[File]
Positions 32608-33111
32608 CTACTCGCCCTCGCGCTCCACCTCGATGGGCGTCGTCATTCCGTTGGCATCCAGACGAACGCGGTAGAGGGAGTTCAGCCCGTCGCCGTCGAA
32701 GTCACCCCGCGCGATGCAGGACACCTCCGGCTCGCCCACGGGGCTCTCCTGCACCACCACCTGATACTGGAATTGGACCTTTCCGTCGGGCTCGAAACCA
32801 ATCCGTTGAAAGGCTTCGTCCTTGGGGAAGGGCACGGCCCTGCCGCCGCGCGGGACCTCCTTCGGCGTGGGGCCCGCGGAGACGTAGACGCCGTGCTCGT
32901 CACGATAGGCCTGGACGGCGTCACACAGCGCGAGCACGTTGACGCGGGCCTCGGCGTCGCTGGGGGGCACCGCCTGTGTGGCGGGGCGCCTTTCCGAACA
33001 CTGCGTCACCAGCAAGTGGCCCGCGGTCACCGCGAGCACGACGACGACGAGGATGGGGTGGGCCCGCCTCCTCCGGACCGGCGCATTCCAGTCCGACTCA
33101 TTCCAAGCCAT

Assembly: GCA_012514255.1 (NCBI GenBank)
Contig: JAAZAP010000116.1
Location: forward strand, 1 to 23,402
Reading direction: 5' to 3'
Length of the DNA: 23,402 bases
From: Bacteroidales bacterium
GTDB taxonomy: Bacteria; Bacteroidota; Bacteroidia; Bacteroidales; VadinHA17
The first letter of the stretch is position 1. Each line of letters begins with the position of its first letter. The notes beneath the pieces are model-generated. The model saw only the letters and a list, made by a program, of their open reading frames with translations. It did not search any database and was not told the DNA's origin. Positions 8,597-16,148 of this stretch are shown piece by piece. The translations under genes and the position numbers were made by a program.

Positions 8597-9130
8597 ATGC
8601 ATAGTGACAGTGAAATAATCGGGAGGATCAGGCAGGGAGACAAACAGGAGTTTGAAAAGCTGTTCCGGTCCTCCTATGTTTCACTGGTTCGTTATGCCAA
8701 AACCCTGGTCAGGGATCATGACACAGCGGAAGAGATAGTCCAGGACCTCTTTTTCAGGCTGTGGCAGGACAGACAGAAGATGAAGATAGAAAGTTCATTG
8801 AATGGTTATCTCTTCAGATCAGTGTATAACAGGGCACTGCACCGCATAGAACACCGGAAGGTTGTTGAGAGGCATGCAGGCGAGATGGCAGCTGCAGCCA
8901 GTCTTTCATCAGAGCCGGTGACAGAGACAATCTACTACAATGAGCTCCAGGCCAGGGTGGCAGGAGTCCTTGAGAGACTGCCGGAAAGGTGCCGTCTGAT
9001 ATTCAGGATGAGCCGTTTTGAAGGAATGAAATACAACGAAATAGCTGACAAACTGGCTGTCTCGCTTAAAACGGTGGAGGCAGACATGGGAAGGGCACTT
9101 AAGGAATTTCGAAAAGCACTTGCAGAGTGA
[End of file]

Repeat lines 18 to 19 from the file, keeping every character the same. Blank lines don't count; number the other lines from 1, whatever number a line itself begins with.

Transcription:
8601 ATAGTGACAGTGAAATAATCGGGAGGATCAGGCAGGGAGACAAACAGGAGTTTGAAAAGCTGTTCCGGTCCTCCTATGTTTCACTGGTTCGTTATGCCAA
8701 AACCCTGGTCAGGGATCATGACACAGCGGAAGAGATAGTCCAGGACCTCTTTTTCAGGCTGTGGCAGGACAGACAGAAGATGAAGATAGAAAGTTCATTG